Saturday, July 13, 2019

Allen Stiritz: Q and A with former Wasted Youth drummer

Allen Stiritz drumming in Germany. (Courtesy of  Jason Cook)

By Andy

As a wide-eyed teenage punk in the early '80s in the Los Angeles area, whenever attending gigs, I always soaked up the whole experience. I usually wedged my way up to the front of the stage with my brother and friends to survey the scene, intensely watching each musician and singer while batting away stage divers and errant microphone stands.

Bumps and bruises came with the territory, but so did witnessing a sterling drummer like Allen Stiritz of Wasted Youth. The scowling skinsman had his stuff down at the gigs we attended at Godzillas, Whisky a Go Go, Florentine Gardens, The Barn at Alpine Village and more.

So, here we've got an email Q and A with Stiritz, touching upon his Wasted Youth days and so much more. Enjoy.


***Tell me about your background. You grew up in Hawthorne, right? What schools did you attend and what was your childhood like in the South Bay area?

Yes, I grew up in Hawthorne. I went to grade school at Juan De Anza, junior high at Richard Henry Dana and then Hawthorne High School and El Camino Junior College. As a kid, growing up in the South Bay was great. We had a big house with a pool, we had a huge yard, we had mini bikes and skateboards, bicycles, surfboards, Big Wheels. We lived close to the beach also, so it was out the door in the morning with a couple of bucks in your pocket, and home when the street lights came on. No cell phones, no computer games, no Playstations, just kids running around the neighborhood all day long.

***How were you first introduced to music? From your family, the radio, seeking it out yourself?

I first was introduced to music, not quite sure, I guess radio or church choir. Our parents took us to church every Sunday.

***Who were some of your favorite bands/musicians/songs early on? 

My favorites back as a kid were The Partridge Family, then I got a drum set and started to get into Led Zeppelin, Bad Company, KISS, Van Halen, etc. Stuff like that.

***When did punk come onto your radar? Were there punks in school that you befriended? At my high school, Bishop Montgomery in Torrance, we only had a handful of punks when I started there in 1980, but your history would go earlier than mine. On that note, what year did you graduate high school?

I got into punk actually in the summer before 12th grade, I was 17 years old. Bob turned me on to the Sex Pistols, I was listening to DEVO, Oingo Boingo, but Pistols caught my ear. Greg Hetson and I actually sat next to each other in history of aerospace. And Jeff and Steve McDonald of Redd Kross and Ron Cordy of Overkill. We all went to school together. I graduated with the Class of '81.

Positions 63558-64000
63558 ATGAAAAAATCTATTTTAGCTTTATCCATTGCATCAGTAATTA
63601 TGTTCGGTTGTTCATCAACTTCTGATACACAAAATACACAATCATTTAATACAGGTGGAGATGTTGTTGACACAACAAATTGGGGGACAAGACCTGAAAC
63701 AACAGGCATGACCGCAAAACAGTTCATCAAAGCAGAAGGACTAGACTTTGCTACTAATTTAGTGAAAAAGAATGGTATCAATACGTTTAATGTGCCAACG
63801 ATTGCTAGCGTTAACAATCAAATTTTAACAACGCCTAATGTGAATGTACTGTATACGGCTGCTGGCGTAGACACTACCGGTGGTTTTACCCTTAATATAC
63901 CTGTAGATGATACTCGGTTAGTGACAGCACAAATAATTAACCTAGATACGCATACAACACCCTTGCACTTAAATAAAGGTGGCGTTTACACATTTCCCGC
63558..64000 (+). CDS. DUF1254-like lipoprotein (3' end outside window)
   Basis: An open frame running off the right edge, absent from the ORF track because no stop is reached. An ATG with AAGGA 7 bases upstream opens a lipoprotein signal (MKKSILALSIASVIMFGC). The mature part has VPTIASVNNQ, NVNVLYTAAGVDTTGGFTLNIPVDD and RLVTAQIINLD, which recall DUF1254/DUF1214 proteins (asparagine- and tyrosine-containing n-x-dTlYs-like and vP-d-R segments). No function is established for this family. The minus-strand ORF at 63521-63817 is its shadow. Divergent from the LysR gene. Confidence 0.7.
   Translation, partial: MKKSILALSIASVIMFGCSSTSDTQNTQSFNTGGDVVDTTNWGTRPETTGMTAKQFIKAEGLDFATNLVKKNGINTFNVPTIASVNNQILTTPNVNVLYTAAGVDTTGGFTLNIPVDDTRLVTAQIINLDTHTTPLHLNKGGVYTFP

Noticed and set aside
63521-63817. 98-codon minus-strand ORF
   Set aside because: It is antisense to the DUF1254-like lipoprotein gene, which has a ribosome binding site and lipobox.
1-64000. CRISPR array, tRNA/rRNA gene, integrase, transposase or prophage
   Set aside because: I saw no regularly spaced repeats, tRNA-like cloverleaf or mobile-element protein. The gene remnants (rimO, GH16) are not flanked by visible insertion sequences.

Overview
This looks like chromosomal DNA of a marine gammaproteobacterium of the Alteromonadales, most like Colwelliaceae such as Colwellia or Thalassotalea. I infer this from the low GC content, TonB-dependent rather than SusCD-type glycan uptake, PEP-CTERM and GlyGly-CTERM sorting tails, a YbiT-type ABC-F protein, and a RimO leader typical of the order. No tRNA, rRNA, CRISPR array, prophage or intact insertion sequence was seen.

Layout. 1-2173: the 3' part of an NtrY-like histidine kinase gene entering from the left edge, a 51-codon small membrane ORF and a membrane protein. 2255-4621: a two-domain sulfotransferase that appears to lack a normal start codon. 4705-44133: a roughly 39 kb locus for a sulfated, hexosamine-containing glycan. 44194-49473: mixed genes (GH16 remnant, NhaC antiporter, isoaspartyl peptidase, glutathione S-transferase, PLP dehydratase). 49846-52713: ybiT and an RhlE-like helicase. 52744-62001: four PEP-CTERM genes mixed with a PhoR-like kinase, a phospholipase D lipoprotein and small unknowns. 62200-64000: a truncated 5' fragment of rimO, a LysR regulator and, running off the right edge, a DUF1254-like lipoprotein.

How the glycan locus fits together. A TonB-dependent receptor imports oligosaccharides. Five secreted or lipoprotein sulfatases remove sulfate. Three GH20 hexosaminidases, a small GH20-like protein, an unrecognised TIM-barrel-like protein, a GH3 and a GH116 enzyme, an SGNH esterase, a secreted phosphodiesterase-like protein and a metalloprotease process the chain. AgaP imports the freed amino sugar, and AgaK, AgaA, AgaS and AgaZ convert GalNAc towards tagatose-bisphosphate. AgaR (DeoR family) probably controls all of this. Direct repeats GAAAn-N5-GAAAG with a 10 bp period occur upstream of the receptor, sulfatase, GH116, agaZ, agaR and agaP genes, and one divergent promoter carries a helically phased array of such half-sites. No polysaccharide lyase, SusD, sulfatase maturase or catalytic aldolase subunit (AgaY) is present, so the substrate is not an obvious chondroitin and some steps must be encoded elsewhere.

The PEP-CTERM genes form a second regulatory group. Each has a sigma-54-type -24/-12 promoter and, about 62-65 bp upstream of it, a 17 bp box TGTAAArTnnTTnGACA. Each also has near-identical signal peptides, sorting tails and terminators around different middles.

***When did you first start seeing live punk bands? Backyard parties, Hollywood clubs? What was your first show and what kind of an effect did it have on you?

I first started seeing punk bands in Hollywood at the Starwood. My first punk show I believe was The Smog Marines, heck, I really can't think back exactly, it was always a drunken bash. lol.

***When did drumming come into the picture? School band or listening to music? I played trumpet in grade school at Our Lady of Guadalupe in Hermosa Beach, but that didn't last long.

I actually started  drumming around 8 years old. I was a hyper kid, so my mom bought me a drum set and put me in lessons. My first set was the first set I played in our first punk gig. I was in a rock band in high school called Scatter Brains. My idols back then were John H. Bonham, Stewart Copeland and Peter Criss.

***How did you hook up with the guys that would become Wasted Youth? What were those early days like in forming the band and jumping onto the punk scene?

One day I was practicing with Scatter Brains in Mike's garage, and all of a sudden the garage door opened and there were two guys standing there. It was Chett Lehrer and Dave Mitchell. Chett was a guitarist, he happened to be driving to a Redd Kross rehearsal with Dave, apparently. Dave was our first singer. We talked and they said you gotta be our drummer in our punk band. We started the band called The Runs, that's the original name. I don't know why, but Dave left and Chett got Danny Scranny (Daniel Spira) to sing and we changed the name to LA's Wasted Youth.

Stiritz with Wasted Youth in the early days. (Alison Braun Photography)

***What was your first gig drumming with WY and how did it go?

Our very first gig was as The Runs at the Polish Auditorium... went ballistic, turned into a riot. LAPD showed up and all hell broke loose.

***What was your most memorable gig where you realized that you guys were making a mark on the scene?

My favorite gig when I thought we were going to get large was Florentine Gardens with 999 and the Circle Jerks, or the Whisky a Go Go gig.

Wasted Youth setlist from Florentine Gardens. (There's Something Hard in There archives)

***What was your most chaotic gig? 

Most chaotic was probably The Country Club in the Valley. We got tossed out like bums, we fucked up the place. Punks went nuts every time we played. We were actually on the LAPD's blacklist. They started shutting down all our shows.

***What was your practice regimen like, since I always regarded you as one of the most talented drummers that I'd seen.

My practice regimen wasn't much, really, we had band practice like almost every day, so my training and practicing was about three hours a day in Canoga Park in the warehouse from a company called Atlantic Optical.

***Were you friends with other drummers on the scene and did you guys share tips and stories regarding your craft?